Labour defence spokesman Kevan Jones said: "In 2007 Parliament took the view - supported by the Labour Government of the day - that a continuous submarine-based system with ballistic missiles provided for the minimum credible nuclear deterrent, and was the most-effective model to meet our strategic needs.

"Labour is committed to examining any new evidence rigorously in order to establish whether there are alternatives to the conclusions of the last review in 2006.

"That examination must feature two priorities - capability and cost. They must be our guiding principles. Labour wants the UK to have the minimum credible deterrent, in line with our national security needs and our international obligations, and we want to ensure that we achieve maximum value for money. We look forward to close examination of the Government's review of alternatives."

A new analysis of polling on the nuclear issue found that public opinion has shifted away from full-scale replacement of Trident since the 2006 review, and suggested that opting for a lower-cost option may not be a vote-loser in 2015.

The report from the British American Security Information Council found: "Polls suggest that opinion has moved towards relinquishing nuclear weapons after Trident when given a simple yes/no choice. This is generally strengthened when respondents are given a cost of £20-25 billion for the capital costs of replacing Trident starting with a new fleet of ballistic missile submarines.

"Opinion is split more evenly three ways when a third option of a smaller, cheaper replacement is introduced. Data, here, suggest the electorate is broadly in favour of keeping nuclear weapons in some form, but against a like-for-like replacement of the current system."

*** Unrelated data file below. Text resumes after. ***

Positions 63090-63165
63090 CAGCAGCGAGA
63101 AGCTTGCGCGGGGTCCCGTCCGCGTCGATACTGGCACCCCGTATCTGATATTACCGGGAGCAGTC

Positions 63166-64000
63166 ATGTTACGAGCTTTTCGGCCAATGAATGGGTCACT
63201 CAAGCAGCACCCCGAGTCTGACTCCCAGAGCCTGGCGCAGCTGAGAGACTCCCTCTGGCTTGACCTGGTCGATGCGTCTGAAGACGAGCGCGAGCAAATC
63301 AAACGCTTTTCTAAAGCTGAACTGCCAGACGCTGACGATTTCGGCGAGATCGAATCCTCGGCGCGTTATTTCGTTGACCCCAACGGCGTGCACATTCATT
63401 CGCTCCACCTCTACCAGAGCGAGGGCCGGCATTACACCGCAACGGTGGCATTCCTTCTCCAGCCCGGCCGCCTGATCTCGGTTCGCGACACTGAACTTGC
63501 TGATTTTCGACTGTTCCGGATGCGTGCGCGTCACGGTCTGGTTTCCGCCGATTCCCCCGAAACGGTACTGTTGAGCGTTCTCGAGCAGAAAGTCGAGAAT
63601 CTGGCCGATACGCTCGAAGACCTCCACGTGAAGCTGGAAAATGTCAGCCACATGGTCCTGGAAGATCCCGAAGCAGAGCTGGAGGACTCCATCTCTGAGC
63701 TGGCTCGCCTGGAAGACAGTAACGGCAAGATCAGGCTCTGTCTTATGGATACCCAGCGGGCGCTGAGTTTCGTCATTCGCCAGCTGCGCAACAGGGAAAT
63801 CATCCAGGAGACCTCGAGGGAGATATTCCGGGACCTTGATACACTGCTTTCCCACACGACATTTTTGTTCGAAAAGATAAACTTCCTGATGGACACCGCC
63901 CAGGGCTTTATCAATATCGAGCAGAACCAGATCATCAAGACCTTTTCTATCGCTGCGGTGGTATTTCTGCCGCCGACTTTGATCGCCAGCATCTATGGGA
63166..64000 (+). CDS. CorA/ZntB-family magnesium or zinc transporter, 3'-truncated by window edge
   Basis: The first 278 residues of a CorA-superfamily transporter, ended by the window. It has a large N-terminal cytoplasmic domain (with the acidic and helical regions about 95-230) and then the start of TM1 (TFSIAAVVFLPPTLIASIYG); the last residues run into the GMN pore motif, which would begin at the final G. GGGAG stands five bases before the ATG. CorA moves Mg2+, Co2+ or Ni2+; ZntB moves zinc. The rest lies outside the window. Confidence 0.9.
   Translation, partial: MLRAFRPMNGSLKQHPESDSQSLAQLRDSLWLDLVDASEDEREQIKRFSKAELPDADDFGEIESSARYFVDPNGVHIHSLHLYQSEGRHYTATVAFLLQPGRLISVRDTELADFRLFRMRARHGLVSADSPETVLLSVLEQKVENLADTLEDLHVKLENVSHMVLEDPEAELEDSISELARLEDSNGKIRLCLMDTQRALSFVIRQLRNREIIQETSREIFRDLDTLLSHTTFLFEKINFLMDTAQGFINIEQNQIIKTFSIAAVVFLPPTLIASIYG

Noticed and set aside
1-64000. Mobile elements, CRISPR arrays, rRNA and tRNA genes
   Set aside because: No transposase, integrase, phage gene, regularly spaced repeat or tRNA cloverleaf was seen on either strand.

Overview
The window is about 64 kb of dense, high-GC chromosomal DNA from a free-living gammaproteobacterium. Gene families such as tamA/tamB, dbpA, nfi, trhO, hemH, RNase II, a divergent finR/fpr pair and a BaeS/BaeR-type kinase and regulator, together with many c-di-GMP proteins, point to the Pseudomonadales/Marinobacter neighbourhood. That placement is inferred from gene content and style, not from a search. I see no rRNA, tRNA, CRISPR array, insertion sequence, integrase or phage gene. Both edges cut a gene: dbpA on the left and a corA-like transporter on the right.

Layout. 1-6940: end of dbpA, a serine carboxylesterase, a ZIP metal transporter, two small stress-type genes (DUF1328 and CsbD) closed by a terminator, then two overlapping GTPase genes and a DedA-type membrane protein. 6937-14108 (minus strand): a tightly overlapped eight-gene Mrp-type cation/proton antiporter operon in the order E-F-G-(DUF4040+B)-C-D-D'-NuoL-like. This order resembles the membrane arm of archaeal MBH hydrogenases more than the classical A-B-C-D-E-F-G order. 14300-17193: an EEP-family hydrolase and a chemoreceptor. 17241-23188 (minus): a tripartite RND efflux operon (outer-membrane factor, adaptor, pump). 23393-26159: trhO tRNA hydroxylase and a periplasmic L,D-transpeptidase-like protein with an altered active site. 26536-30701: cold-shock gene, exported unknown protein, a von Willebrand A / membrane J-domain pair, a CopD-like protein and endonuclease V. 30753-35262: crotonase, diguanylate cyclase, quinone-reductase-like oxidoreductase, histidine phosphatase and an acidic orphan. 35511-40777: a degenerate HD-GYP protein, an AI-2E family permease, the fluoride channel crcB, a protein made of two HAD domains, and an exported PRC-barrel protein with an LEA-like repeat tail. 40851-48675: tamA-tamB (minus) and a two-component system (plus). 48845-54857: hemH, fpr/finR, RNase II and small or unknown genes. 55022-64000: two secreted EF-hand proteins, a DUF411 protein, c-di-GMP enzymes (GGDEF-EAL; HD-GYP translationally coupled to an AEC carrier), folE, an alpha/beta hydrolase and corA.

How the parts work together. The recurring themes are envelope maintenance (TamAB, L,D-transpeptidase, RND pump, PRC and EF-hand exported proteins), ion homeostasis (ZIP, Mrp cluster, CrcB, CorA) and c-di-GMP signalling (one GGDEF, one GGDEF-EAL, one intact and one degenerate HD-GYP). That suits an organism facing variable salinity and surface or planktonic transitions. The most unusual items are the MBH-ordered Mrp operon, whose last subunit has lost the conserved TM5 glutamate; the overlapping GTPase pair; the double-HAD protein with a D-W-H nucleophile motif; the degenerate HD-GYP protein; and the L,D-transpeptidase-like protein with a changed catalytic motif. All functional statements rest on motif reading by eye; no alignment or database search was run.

The report found that the issue of nuclear weapons has "relatively low salience" among UK voters, adding: "The indeterminacy of public opinion gives all three main Westminster parties political space to rethink UK nuclear weapons policy after Trident or recommit to current policy. Polls suggest the electoral consequences of policy change or stasis are unlikely to be decisive."

Meanwhile, the Campaign for Nuclear Disarmament released its own report, entitled The Real Alternative: What the Government's Trident Alternatives Review Isn't Telling You, which branded the omission of unilateral disarmament from Mr Alexander's document an "abdication of responsibility".

Non-replacement of Trident is "a credible option, which offers serious strategic and economic benefits", argued CND, citing increased budgetary flexibility for the Ministry of Defence, a strengthened non-proliferation regime, economic savings of more than £100 billion over the lifetime of a successor system and a moral and diplomatic leadership position for the UK.

A Conservative source said: "We expect that the long-held Lib Dem claim that there are cheaper alternatives to Trident will be exposed as a myth.

"It is widely anticipated that that Lib Dem cruise missile-based system will be seen as too expensive and not as credible as the Trident system, so they are having to backtrack and change their plans by punting for a part-time deterrent instead.

"To date, there is no evidence to say that building just two new submarines instead of the four needed to maintain a continuous-at-sea deterrent would save £5 billion in upfront expense and a further £1 billion in running costs. These are figures made up on the back of a fag packet. "